When food heals...

When food heals...

The phrase 'you are what you eat' could not ring truer when you consider the increase in the number of illnesses and lifestyle disorders that people suffer from today. This essentially means that what you ingest in your body is the foundation for good health. If not, our metabolic processes suffer and our health declines. This will lead to a rise in the incidence of arthritis, diabetes and heart disease.

However, while we are aware of the choices we have, we don't always pick foods that our bodies need for optimal wellness. Many of us now eat for convenience. Consequently, we have forgotten to connect with food the right way. "Food, today, has become the focal point of entertainment and is used as a way to bond with others. As a result, we have forgotten what food really is. We think that food is so many different things than what it actually is. But why do we eat? We eat to nurture and nourish our bodies," explains Pooja Makhija, a clinical nutritionist and author.

Listen to your body

Moreover, if we start paying attention to how specific foods impact our body, we can make better choices about what foods to buy and consume. If we eat the right kind of food, we won't face any health issues or even face lifestyle diseases like hypertension. It was in this light that the term 'food as medicine' was coined by Hippocrates, the father of modern medicine. It was his belief that eating wholesome food is the basis for good health. This can enables us to use food not only heal the body but also to prevent illness.

In this light, it is important to listen to one's body while choosing the right food. Doing so can enable us to know what to eat when we are sick and give our bodies the nutrients it needs to heal. "If you eat according to your bodily needs and not as a sensual pleasure, you begin to get in touch with your body in ways that you never thought you could. Your body is always talking to you. We just need to listen," reveals Mala Barua, an inner silence meditation teacher and wellness consultant. However, not many pay attention to the signals that our bodies send us. "Illnesses such as diarrhoea, constipation, gas, acidity and insomnia are all messages that are telling us that something is not right," adds Pooja. "If we understand our body's relationship with food, we can heal many of the illnesses we face."

Obesity, diabetes and hypertension are a few serious health problems caused in part by poor diets. These can be prevented by eating the right food, particularly by incorporating whole foods into our diet, that is foods that eaten in their natural form. "Additionally, if we can follow a plant-based diet that uses a lot of whole foods, we can reverse and prevent many lifestyle diseases that many face today," adds Dr Achyuthan Eswar, founder of PHC Naturopathy and Yoga.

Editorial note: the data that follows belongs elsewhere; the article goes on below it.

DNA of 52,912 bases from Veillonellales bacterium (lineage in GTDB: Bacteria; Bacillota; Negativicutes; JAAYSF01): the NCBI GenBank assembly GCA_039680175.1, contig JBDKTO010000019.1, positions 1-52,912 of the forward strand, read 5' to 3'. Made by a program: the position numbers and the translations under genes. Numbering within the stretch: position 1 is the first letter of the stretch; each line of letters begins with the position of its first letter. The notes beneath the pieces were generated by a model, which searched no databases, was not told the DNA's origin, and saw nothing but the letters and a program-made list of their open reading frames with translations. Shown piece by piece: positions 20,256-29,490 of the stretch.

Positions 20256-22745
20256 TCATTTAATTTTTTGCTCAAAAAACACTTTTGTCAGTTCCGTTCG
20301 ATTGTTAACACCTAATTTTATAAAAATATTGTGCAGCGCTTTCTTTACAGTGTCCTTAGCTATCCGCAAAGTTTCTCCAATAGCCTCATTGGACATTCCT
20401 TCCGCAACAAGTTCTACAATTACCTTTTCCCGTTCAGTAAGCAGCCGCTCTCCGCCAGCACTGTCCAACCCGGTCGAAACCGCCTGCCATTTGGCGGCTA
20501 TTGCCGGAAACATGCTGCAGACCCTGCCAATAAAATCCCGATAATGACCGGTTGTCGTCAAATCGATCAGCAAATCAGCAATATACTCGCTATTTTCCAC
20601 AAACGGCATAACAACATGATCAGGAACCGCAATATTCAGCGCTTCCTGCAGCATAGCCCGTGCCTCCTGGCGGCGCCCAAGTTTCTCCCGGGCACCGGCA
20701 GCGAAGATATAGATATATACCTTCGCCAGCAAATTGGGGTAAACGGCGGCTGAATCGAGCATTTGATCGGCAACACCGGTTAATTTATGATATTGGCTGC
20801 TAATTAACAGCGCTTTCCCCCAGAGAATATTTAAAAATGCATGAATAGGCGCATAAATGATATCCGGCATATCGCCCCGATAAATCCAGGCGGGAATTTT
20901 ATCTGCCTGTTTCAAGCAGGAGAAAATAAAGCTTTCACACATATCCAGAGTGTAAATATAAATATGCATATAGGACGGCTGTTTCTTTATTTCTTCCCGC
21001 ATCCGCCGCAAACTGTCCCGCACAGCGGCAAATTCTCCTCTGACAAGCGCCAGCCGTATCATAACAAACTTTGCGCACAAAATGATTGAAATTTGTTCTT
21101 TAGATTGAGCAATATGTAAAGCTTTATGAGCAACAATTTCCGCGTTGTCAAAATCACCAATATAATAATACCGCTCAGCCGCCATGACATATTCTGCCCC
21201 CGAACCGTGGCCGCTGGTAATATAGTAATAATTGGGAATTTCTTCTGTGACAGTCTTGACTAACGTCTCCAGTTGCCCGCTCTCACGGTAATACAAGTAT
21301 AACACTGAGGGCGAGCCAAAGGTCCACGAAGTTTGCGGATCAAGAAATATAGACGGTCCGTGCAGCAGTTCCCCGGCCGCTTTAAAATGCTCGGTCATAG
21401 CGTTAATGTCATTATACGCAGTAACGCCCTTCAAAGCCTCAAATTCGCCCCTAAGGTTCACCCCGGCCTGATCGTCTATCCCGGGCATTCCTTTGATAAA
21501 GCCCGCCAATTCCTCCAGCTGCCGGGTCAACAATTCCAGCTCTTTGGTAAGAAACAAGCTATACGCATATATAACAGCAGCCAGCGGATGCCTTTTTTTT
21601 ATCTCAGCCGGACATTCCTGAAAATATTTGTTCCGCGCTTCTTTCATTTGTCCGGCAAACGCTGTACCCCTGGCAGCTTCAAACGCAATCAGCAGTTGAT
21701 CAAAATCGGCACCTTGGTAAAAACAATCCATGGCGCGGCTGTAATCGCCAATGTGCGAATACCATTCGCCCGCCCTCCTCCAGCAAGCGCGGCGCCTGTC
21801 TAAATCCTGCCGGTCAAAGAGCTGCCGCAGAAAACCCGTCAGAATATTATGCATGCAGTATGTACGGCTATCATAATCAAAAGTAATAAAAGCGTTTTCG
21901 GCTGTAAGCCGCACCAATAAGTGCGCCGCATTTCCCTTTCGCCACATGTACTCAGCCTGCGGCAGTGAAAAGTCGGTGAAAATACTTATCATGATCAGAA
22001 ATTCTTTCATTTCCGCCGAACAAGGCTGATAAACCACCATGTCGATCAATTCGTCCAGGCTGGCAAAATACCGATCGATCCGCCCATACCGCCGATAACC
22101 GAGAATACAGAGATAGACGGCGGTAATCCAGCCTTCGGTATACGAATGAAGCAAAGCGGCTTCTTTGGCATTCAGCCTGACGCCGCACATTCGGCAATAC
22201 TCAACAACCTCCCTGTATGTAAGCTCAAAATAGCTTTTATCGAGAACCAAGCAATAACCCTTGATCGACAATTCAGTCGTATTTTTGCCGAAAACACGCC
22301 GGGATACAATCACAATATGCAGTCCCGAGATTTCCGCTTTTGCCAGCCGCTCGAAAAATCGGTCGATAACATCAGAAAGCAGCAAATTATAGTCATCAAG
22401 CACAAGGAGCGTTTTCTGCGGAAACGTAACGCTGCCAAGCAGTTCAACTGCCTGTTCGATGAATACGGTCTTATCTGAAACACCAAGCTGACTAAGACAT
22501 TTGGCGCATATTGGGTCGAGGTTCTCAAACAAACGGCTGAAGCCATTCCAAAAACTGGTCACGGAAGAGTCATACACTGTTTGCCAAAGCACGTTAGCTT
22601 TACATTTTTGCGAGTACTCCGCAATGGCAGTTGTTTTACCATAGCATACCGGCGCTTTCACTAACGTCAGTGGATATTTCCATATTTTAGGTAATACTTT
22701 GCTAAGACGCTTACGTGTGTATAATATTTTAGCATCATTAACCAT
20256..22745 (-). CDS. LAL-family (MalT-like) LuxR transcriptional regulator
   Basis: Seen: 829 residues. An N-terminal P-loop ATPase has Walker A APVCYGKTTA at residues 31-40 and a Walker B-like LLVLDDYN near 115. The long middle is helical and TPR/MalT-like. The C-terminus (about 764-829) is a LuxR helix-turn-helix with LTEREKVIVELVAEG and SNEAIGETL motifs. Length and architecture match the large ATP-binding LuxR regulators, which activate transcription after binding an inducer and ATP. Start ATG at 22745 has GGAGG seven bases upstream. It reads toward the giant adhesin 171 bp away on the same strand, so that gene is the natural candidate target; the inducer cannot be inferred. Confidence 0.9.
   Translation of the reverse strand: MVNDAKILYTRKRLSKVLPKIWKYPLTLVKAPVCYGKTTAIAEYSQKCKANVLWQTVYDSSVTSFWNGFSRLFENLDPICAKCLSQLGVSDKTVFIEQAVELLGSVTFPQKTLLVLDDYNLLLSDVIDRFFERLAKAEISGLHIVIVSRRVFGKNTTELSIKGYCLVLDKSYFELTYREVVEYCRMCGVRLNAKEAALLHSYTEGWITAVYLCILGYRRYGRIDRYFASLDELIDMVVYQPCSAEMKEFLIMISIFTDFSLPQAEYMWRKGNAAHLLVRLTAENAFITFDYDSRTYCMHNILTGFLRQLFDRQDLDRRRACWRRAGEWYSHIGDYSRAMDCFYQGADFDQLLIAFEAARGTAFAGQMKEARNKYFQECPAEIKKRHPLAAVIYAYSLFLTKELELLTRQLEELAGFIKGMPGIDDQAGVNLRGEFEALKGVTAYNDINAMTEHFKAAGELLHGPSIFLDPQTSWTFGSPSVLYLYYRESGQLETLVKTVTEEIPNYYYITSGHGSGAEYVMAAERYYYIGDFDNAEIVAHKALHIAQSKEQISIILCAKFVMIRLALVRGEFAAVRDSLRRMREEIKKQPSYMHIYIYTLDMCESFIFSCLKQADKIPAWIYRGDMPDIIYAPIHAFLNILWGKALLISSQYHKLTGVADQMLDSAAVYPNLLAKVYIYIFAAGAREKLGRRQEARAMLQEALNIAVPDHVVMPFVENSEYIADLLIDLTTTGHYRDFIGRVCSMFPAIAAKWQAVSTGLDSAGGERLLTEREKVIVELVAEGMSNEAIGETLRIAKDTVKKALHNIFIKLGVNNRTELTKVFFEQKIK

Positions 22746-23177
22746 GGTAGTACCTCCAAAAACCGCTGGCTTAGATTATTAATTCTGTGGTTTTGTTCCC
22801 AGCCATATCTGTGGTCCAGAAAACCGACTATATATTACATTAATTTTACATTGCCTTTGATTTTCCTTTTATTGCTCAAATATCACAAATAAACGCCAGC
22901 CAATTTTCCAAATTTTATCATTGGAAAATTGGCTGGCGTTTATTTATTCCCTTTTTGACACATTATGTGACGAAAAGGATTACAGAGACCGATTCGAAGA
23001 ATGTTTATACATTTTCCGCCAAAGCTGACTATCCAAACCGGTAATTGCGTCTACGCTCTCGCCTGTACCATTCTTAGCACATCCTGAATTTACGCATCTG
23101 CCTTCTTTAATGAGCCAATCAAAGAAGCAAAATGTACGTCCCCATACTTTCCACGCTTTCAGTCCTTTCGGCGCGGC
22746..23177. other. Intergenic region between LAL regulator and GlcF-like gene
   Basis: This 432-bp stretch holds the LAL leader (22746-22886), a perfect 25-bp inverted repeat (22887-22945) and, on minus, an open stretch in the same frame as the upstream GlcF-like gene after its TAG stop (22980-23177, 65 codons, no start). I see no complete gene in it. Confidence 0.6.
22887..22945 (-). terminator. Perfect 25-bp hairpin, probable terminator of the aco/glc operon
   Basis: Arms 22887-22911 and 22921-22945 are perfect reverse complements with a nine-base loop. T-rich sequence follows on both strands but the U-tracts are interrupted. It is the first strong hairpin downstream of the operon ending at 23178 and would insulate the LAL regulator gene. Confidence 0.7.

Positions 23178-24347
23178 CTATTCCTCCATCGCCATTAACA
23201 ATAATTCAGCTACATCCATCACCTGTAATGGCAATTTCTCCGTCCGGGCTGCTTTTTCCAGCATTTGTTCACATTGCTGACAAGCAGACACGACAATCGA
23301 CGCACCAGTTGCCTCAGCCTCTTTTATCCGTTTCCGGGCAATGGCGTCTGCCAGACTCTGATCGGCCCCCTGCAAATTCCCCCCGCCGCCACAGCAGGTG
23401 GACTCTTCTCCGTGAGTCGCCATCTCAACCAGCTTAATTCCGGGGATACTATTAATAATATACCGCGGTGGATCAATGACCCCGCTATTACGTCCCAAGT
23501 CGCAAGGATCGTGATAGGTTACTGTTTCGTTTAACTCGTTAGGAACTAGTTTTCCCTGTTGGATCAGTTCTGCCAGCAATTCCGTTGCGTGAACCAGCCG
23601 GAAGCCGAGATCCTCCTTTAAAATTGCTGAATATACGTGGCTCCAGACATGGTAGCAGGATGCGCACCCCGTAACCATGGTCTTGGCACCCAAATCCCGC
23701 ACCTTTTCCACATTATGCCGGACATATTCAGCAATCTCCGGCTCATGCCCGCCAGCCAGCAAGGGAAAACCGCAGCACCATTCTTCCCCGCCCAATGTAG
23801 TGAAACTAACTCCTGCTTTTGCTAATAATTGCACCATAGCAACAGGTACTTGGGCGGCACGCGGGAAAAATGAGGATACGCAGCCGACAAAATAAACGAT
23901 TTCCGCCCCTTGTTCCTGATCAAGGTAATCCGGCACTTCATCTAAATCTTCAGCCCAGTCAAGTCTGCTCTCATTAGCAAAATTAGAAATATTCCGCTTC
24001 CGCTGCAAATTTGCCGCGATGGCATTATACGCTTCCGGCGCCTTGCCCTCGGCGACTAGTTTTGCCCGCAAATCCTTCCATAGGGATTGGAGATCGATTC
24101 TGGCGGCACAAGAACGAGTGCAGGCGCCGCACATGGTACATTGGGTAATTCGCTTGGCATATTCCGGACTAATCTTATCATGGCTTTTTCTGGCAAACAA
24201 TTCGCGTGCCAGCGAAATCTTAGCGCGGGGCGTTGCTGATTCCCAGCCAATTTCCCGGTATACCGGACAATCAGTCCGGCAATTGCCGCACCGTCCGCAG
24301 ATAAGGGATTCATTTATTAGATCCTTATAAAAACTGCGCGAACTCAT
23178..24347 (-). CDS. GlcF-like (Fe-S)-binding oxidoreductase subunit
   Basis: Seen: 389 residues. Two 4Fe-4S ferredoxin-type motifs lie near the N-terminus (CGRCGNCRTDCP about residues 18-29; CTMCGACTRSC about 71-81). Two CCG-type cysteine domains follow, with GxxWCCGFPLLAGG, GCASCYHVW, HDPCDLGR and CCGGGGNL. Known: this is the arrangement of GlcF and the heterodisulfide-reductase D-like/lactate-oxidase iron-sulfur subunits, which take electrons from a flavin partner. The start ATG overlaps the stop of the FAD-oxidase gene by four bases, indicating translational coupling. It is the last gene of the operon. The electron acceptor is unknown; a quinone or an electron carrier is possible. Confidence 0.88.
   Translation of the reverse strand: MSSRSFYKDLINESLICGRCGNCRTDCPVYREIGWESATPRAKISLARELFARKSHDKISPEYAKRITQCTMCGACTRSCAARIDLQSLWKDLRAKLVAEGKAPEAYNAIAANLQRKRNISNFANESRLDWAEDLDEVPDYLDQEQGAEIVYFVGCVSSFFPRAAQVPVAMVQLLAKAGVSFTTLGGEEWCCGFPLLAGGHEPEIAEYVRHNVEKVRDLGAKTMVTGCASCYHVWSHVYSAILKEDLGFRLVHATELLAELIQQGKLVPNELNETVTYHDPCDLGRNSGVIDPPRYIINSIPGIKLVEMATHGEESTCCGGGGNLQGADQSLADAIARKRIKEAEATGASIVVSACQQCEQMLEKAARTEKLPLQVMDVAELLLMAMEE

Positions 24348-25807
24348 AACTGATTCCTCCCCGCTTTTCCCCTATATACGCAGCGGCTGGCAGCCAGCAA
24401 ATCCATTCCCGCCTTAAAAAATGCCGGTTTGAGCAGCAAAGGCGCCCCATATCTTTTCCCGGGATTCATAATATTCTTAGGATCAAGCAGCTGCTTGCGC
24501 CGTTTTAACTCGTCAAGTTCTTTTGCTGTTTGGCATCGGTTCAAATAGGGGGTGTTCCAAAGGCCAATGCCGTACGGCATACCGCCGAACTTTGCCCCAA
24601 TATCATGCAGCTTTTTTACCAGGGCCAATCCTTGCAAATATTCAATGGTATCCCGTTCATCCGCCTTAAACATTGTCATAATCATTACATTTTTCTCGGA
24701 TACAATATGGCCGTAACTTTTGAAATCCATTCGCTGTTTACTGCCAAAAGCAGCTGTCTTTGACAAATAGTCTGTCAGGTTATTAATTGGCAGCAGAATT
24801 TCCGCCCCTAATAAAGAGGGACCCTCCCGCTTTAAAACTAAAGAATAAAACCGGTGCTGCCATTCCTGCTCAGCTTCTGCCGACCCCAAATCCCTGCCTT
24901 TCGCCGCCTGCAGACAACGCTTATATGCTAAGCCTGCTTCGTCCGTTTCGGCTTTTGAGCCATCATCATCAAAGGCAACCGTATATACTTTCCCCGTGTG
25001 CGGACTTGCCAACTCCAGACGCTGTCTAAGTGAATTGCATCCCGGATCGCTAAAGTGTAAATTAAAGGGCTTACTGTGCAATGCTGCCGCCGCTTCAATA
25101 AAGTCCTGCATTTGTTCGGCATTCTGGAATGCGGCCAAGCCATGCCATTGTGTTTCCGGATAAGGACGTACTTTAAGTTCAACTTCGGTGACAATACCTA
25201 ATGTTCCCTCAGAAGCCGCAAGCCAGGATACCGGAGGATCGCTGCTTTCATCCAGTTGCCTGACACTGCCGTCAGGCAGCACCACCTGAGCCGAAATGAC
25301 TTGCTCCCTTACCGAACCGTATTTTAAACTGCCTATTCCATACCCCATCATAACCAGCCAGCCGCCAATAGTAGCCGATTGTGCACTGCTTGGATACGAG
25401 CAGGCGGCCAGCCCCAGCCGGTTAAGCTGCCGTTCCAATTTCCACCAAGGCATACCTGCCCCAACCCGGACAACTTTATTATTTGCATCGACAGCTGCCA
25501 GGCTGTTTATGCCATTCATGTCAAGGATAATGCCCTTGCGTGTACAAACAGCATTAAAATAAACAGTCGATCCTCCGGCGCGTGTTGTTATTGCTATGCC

However, this is something that needs to be done slowly as it may be difficult initially to eliminate the food that is considered to be bad for your body. Some benefits of doing so include controlling inflammation, detoxifying and eliminating toxins, and improving absorption of nutrients. "Additionally, as each individual has varying constitutions, one must choose food according to that. There is no one diet that fits all," adds Mala. Apart from increasing one's fruit intake, here are some foods that one can slowly increase in their diet:

Fresh vegetables: These can lower free radical damage and control inflammation, provide prebiotics and a lot of fibre.

Probiotic foods: Probiotics are not only essential for optimal digestion, but also for overall immune function and health. Yogurt, apple cider vinegar and cultured drinks like kombucha and pickled vegetables are excellent sources.

Foods rich in omega-3: Omega-3 fats are natural anti-inflammatories and help counteract the effects of pro-inflammatory omega-6 fats. Fish oil, roasted soy beans, walnuts, salmon and flaxseeds are replete with this nutrient.

Healthy fats: Foods that are rich in healthy fats can help lower bad cholesterol and helping shed excess weight. Avocados, cheese, dark chocolate, nuts and chia seeds are easy sources of healthy fats.

Foods rich in antioxidants: Antioxidants slow the effects of ageing by decreasing free radical damage. Brightly coloured foods are known to be high in antioxidants.

Foods high in fibre: High-fibre diets are associated with better protection against obesity, cancer, cardiovascular diseases, digestive disorders and menstrual problems.

One of the easiest ways to incorporate these foods into our diet is by eating seasonal produce that is locally grown. "Eating food that is grown in each season helps you be healthy as it provides all the nutrition that your body needs," elaborates Dr Gita Ramesh, founder of Kairali Ayurvedic Group. Its nutritive value can be further increased if it is grown organically, as chemically grown vegetables and fruits can cause harm to the body.

Furthermore, eating seasonal produce will give you the necessary nutrients that can help you deal with the changing weather. This, in conjunction with a balanced diet, can work wonders. "A balanced diet according to Ayurveda is that you have to eat food that has all six tastes - sweet, sour, salty, bitter, pungent and astringent. Then, depending your body type (vata, pitta and kapha), you decide how much is good for you. Even if you do not know your body type and you eat all the six tastes in moderation, it will keep you healthy," adds Dr Gita. A balanced diet may contain a mix of fresh fruits and vegetables, whole grains, legumes, nuts and proteins.

So, by having nutritious meals and mindful eating habits, one can keep illnesses at bay. Overall, seeing your food as medicine can help you make better decisions about what to eat in order to boost your well-being.

 

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